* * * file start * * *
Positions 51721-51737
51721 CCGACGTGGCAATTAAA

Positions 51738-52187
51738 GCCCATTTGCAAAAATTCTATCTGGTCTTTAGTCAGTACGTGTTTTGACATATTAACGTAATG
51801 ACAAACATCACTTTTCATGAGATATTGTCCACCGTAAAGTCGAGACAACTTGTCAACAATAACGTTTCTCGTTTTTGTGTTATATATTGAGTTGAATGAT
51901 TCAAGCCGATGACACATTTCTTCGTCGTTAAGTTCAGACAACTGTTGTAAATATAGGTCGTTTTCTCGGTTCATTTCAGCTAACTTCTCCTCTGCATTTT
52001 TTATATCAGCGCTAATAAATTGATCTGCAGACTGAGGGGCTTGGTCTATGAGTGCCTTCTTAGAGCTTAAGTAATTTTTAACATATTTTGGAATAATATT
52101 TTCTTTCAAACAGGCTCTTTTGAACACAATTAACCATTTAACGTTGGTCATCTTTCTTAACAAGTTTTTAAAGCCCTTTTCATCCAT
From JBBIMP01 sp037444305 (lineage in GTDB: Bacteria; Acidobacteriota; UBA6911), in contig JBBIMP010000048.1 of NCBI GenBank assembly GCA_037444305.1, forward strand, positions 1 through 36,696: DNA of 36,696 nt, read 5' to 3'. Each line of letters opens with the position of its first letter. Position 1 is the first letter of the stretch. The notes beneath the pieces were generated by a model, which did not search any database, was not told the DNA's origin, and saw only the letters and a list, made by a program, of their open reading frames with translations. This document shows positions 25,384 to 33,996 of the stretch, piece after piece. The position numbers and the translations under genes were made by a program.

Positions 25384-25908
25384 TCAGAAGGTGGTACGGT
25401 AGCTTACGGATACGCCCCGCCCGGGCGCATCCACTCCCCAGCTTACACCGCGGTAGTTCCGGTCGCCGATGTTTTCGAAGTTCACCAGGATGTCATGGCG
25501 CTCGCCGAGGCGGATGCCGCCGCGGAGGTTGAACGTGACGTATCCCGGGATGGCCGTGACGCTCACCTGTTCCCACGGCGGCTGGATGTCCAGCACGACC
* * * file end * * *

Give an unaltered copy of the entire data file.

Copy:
Positions 51721-51737
51721 CCGACGTGGCAATTAAA

Positions 51738-52187
51738 GCCCATTTGCAAAAATTCTATCTGGTCTTTAGTCAGTACGTGTTTTGACATATTAACGTAATG
51801 ACAAACATCACTTTTCATGAGATATTGTCCACCGTAAAGTCGAGACAACTTGTCAACAATAACGTTTCTCGTTTTTGTGTTATATATTGAGTTGAATGAT
51901 TCAAGCCGATGACACATTTCTTCGTCGTTAAGTTCAGACAACTGTTGTAAATATAGGTCGTTTTCTCGGTTCATTTCAGCTAACTTCTCCTCTGCATTTT
52001 TTATATCAGCGCTAATAAATTGATCTGCAGACTGAGGGGCTTGGTCTATGAGTGCCTTCTTAGAGCTTAAGTAATTTTTAACATATTTTGGAATAATATT
52101 TTCTTTCAAACAGGCTCTTTTGAACACAATTAACCATTTAACGTTGGTCATCTTTCTTAACAAGTTTTTAAAGCCCTTTTCATCCAT
From JBBIMP01 sp037444305 (lineage in GTDB: Bacteria; Acidobacteriota; UBA6911), in contig JBBIMP010000048.1 of NCBI GenBank assembly GCA_037444305.1, forward strand, positions 1 through 36,696: DNA of 36,696 nt, read 5' to 3'. Each line of letters opens with the position of its first letter. Position 1 is the first letter of the stretch. The notes beneath the pieces were generated by a model, which did not search any database, was not told the DNA's origin, and saw only the letters and a list, made by a program, of their open reading frames with translations. This document shows positions 25,384 to 33,996 of the stretch, piece after piece. The position numbers and the translations under genes were made by a program.

Positions 25384-25908
25384 TCAGAAGGTGGTACGGT
25401 AGCTTACGGATACGCCCCGCCCGGGCGCATCCACTCCCCAGCTTACACCGCGGTAGTTCCGGTCGCCGATGTTTTCGAAGTTCACCAGGATGTCATGGCG
25501 CTCGCCGAGGCGGATGCCGCCGCGGAGGTTGAACGTGACGTATCCCGGGATGGCCGTGACGCTCACCTGTTCCCACGGCGGCTGGATGTCCAGCACGACC